That somebody so skilled and fearless with a pen should be cut down so young and not get the recognition he should've had seemed scandalous and sad. I was further frustrated to find little info on the web and few visual offerings. All the personal info I have to go on regarding Derek Bauer is the short introduction which his editor gave in the book, remarking on the provocative nature of the guy who would marry "drawing skill with emotional disturbance".

If anyone can point me towards a comprehensive site or a blog about Derek Bauer then please get in touch.

Double update! Just discovered the new official site for Derek Bauer - check it out here.

Sunday, 18 April 2010

Jean-Paul Sartre - initial rough

For all those interested in development stages or just want to see how these things get started then here's the initial rough draft I did for the Sartre image in the previous post - very loose and scruffy but it serves the purpose.

Jean-Paul Sartre

“We do not judge the people we caricature”

“We do not know what we draw and yet we are responsible for what we caricature - that is the fact, dude”


“Pencils are loaded pistols”


“It is only by our uploads that we are important.”


“One always dies too soon - or too late. And yet one's whole life is complete at that moment, with a line drawn neatly under it, ready for the rubbing out. You are - your caricature, and nothing else. Deal with it - Pah!”

Those are some of the wise words that the great Gallic thinker gave to us in our endless grapple with the graphite, my deep thinking friends. It is with this in mind that I decided to capture his fizzog in vector. That and the fact that he's got a face that screams out for it.

We salute you JP!

Thursday, 15 April 2010

Find - That - Face!

Just added this cool little gadget to the site so that if any of youse is curious as to whether I've etched some dood or doll in the past then you can rifle through my musty ol' library by entering in the desired name and hitting return. It's also handy for me if I wanna quick reference something I've posted. Trouble is; when I tested it I couldn't figure out why some links worked and others didn't , after all, for each caricature I label the post with the subject's name. I soon realised that the search tool only picks up on text that is entered within the actual blog entry. So if I persist in this then I've got to go back through every entry and enter the name somewhere in the blurb!  Oooof!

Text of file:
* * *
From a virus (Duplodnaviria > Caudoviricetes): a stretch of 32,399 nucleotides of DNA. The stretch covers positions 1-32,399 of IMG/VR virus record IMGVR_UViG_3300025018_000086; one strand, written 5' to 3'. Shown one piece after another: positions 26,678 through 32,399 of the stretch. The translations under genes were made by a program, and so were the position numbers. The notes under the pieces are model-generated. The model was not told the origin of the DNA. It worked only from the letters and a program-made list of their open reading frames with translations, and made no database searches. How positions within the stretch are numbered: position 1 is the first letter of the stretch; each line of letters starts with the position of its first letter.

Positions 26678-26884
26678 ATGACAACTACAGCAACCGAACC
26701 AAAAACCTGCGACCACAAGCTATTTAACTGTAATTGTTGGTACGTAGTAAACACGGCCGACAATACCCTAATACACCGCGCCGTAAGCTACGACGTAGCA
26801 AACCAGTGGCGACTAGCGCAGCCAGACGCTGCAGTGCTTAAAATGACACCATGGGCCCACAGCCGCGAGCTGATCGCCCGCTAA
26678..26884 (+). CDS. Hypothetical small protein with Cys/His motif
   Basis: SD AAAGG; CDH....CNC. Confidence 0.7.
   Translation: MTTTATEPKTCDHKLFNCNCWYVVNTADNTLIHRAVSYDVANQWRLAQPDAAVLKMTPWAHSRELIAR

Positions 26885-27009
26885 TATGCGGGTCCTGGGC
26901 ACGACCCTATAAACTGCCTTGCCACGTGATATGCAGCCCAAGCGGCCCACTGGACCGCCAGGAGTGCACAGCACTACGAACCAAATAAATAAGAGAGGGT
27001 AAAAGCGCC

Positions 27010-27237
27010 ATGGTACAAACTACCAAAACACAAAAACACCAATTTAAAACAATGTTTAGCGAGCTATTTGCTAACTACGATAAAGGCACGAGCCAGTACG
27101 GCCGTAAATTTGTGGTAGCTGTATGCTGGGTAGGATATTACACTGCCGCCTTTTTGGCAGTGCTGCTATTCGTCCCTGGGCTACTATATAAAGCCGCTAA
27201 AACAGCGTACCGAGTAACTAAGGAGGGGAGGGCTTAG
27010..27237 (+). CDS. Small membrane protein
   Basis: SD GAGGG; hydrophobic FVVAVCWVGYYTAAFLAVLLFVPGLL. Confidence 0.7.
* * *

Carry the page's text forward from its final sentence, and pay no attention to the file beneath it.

Bear with me...

Latest: I'm now thinking that I'll be saved all the extra work of having to insert names in past posts as It seems that the gadget searches the blog titles as well. At least, that's what I'm reckoning at the moment. Most of my titles already include the name - so I think I'm saved from the devil's own job.

Just let me know if you're trying it and it aint working for you and I'll get rid of the damn thing.

I dunno - all this could confuse a stupid person...

Wednesday, 14 April 2010

Tuesday, 13 April 2010

Johann Strauss

Here's a the great Viennese composer Johann Sebastopol Aurelius Moggadishu-Byzantium Strauss II.

He famously authored many a toe-tapping jig that were top ten hits in his own time and were to go on to help populate the dance floors of many european cities until the advent of 'Crunk' made him passe almost overnight.

He never left his house with his chin topiary knowingly under-primped and was understood to re-style his moustache according to whether his astrological chart showed a planetary conjunction that particular week.

According to his house keeper, whose diaries were released after her death, Mrs Strauss (the third) would prepare enemas of pickled cabbage water and mercury in the belief that it gave the master the extra torque that his whiskers required for long hours composing. Unfortunately, while a nominal increase in lustre was observed, it severely lowered his sperm count and made him listless at the keyboard so it was thus abandoned.
Upon his death in 1899, a lost manuscript purportedly written as a reprise to 'Die Fledermaus' was found in his beard along with a Viennese boy scout who'd been missing since 1872.

Anyway, that's what my mate Loud Al told me down the pub last week.

Wednesday, 7 April 2010

The Hayemaker!

Fearsome and articulate (and currently Britain's best bruiser) it's heavyweight boxing champ David Haye. Bad news for me if he doesn't like himself caricatured...

Saturday, 3 April 2010

Jerry Garcia

A submission for all 'deadheads' floating free in the blogosphere. Really digging this wacom pencil thing.